Coronavirus: we hebben de training gegeven, laten we nu uitgaan en dit ding winnenaugustus 14, 2020
OPINION: T minus one minute to lockdown, I told myself, remain calm, Johnson. (Does anyone else find themselves talking like Jason Statham in times of crisis?)
It was 11.59am on Wednesday, and I was rammed wheel to wheel with every Aucklander and their tiny, hyperventilating dogs trying to get out of the CBD gridlock.
There were cars jammed into every inch of road, hard shoulder, flush median, pedestrian crossing and, in one ballsy blue ute’s case, barrelling down the pavement. The honking started. Pedestrians began to point and stare. More cars tried to lever themselves into queues, backsides sticking out at 90 degrees into the oncoming traffic. And all the while, the sun hammered down on our heads, melting any remnants of self-resolve we had left.
Long queues were seen at supermarkets after new cases of Covid-19 from an unknown source were found in Auckland.
One pedestrian sprinted out of the door of Bunnings, dodging through the traffic with a bag of panic-bought DIY swag held aloft, and an enraged ute lurched murderously towards her. There was an eruption of swearing, squealing, and screaming. The pedestrian whirled the Bunnings bag overhead like a mace and chain, and car horns bellowed louder than hippos in labour.
* Covid-19: Scramble to find the source of coronavirus infections
* Coronavirus: Aucklanders following the rules on first night of level 3 lockdown
* Covid-19: What do the alert levels mean?
Welcome to Auckland in level 3.
It was two hours before I made it 10 kilometres down the road to the supermarket and collapsed into the line outside Countdown. When I opened my fridge on that morning I’d found two bananas and an onion I’d peeled months ago. I didn’t even have any clean socks to use as emergency masks. Clearly scores of other Aucklanders were either equally undomesticated, or suddenly overcome by an urge for 5kg of rice, because the queue was enormous.
And yet something strange happened in line: an eerily chatty calm settled in.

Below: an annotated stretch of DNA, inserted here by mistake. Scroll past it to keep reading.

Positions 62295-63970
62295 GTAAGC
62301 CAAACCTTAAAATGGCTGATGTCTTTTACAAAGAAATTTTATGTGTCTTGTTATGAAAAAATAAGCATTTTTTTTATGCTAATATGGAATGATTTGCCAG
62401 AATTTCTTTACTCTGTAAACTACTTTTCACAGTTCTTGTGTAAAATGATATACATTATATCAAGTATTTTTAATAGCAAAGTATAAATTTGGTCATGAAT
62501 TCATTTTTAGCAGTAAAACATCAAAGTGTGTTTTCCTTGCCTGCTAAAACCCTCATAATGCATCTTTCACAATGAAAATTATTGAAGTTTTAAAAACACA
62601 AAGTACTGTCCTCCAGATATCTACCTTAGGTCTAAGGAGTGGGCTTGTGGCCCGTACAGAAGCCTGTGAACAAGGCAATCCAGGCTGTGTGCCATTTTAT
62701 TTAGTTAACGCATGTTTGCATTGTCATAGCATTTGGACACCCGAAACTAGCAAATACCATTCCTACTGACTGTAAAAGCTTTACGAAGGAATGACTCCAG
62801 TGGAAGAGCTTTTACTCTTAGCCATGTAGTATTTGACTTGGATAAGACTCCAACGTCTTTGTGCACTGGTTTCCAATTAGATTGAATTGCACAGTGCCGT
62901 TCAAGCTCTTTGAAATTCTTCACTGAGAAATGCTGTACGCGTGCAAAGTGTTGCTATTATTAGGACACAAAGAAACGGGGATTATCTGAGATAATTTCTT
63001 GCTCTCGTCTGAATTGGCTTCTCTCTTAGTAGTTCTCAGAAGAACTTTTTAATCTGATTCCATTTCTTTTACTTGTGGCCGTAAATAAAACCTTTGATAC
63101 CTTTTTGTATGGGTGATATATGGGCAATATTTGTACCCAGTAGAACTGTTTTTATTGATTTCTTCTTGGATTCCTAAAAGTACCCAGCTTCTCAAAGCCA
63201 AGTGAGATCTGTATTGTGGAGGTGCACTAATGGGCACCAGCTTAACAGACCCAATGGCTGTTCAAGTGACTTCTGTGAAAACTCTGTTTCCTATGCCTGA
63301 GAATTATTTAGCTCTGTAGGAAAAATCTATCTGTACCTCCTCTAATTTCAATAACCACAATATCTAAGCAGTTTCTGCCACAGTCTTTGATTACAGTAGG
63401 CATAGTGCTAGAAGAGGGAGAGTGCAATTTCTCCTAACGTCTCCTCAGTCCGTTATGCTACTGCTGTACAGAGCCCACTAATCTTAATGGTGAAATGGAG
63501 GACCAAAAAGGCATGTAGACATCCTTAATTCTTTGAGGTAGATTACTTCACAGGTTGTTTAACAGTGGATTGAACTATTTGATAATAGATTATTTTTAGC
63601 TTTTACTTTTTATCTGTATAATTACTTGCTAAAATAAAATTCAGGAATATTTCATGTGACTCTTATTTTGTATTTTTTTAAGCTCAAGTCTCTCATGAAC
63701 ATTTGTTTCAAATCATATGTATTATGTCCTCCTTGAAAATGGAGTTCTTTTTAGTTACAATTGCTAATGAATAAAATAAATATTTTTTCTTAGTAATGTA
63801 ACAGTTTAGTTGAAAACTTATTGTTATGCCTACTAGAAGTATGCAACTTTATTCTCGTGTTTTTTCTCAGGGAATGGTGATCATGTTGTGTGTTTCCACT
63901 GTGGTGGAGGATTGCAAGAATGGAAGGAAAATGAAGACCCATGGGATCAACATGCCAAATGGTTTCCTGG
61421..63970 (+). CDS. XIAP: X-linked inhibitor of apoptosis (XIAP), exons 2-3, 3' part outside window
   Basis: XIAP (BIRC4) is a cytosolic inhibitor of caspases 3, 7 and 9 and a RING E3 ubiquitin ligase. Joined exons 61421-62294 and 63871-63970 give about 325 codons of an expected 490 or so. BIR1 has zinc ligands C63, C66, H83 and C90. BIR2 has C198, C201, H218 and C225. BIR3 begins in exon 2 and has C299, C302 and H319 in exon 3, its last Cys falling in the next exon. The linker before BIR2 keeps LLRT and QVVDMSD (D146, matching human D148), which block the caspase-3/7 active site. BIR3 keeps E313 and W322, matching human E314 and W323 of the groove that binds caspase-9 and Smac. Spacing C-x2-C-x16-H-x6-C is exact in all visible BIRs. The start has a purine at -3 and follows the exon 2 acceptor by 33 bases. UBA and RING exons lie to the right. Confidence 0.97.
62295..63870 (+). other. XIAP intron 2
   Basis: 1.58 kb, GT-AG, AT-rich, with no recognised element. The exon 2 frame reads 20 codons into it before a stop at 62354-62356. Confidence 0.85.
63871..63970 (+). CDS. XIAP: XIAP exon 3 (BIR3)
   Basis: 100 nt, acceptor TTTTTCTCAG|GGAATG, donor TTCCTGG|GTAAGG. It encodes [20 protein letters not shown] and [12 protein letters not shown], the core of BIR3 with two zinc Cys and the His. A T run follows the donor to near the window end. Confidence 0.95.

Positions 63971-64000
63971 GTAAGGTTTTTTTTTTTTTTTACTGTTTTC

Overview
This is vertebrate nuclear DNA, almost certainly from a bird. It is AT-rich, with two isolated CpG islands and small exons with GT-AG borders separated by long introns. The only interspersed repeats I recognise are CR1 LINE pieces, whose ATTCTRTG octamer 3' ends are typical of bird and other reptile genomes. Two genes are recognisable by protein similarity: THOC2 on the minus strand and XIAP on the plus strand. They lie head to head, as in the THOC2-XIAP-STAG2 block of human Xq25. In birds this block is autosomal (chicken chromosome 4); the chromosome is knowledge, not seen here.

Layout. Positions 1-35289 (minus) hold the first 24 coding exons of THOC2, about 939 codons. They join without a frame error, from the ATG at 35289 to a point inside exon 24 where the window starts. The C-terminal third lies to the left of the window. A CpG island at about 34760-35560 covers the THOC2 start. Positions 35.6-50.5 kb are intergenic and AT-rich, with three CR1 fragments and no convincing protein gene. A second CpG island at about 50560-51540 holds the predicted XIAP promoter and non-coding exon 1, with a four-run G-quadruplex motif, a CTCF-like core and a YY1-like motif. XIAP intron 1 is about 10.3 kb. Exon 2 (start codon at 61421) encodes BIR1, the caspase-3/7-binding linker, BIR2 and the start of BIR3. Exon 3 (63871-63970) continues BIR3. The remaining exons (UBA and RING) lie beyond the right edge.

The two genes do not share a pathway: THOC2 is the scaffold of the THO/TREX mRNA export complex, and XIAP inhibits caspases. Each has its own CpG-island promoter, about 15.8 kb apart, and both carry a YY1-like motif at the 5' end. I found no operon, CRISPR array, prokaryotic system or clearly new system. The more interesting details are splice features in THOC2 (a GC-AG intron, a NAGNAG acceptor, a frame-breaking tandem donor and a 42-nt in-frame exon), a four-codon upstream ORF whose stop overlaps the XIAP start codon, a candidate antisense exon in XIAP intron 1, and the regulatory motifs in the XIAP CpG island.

The longer I stood there, the more conversations I had. And from the pie shop crew next to the supermarket to the people in front and behind me, to the Countdown staff, to the Lotto counter lady, to the woman in the cat food aisle who leaned in conspiratorially to swap updates with me over Whiskas bags, everyone was surprisingly settled.
I wouldn’t say we were relaxed, but certainly far more open, friendly and focused in the way that Aucklanders never normally are. Absolutely everyone I spoke to said the same thing.
We’ve been here before, they’d nod, squinting off into the middle distance like Richie McCaw on a cereal ad, and we’ll win again. Just need to band together and play by the rules …
Shoulders were squared, deep sighs were heaved, but the collective mood was resilient, communal and stoic. Reassuring words were exchanged, firm smiles bestowed, and hand sanitiser flowed more exuberantly than the Lindauer at a hens night.
And that was when it hit me, in one of those strange flashes of revelation into national character that you get when you’re a naturalised Kiwi. This is what NZ does so well.
See, in the past few months, all my English friends could not work out how Kiwis came together so well in the first lockdown. “How did you all know what lockdown even meant?” cried my oldest, English friend. “It was like as soon as Jacinda jumped on TV you all knew the game plan like you’d been preparing your whole lives?”
In a sense we had. In comparison to England, where I grew up, NZ gets teamwork really, really well. And yes that’s because we’re small, quite friendly and like to get on with each other. But that’s also because every Kiwi grows up immersed in sport, either playing it or having it rammed down our throats so much by society that it’s impossible not to absorb the key points.
As such, sporting principles are deeply baked into our national character: work as a team, listen to the captain, play by the rules, and win against all odds. As seen in the statistics released after the first lockdown about how we tackled wave one – 80 per cent of us had rigorous handwashing, 90 per cent of us physically distanced, and almost 100 per cent of us trusted authority. We played by the rules and followed the captain.
And that’s what this new wave is, isn’t it? A giant rematch with an old enemy.
There’s the captain (Jacinda), the coach (Ashley Bloomfield), the players (all of us), and the game plan (successfully activate our resurgence plan). We knew reluctantly there would be a rematch, we knew deep down this was a long game, and we had a suspicion it would be in Auckland. But we’re still determined to win with the resilient spirit honed over thousands of weekends running through mud.
So it’s no surprise that, after a few hours of road rage and irrational panic, the city’s mood has settled into the calm determination found in the pre-match changing rooms.
We know what we need to do to win.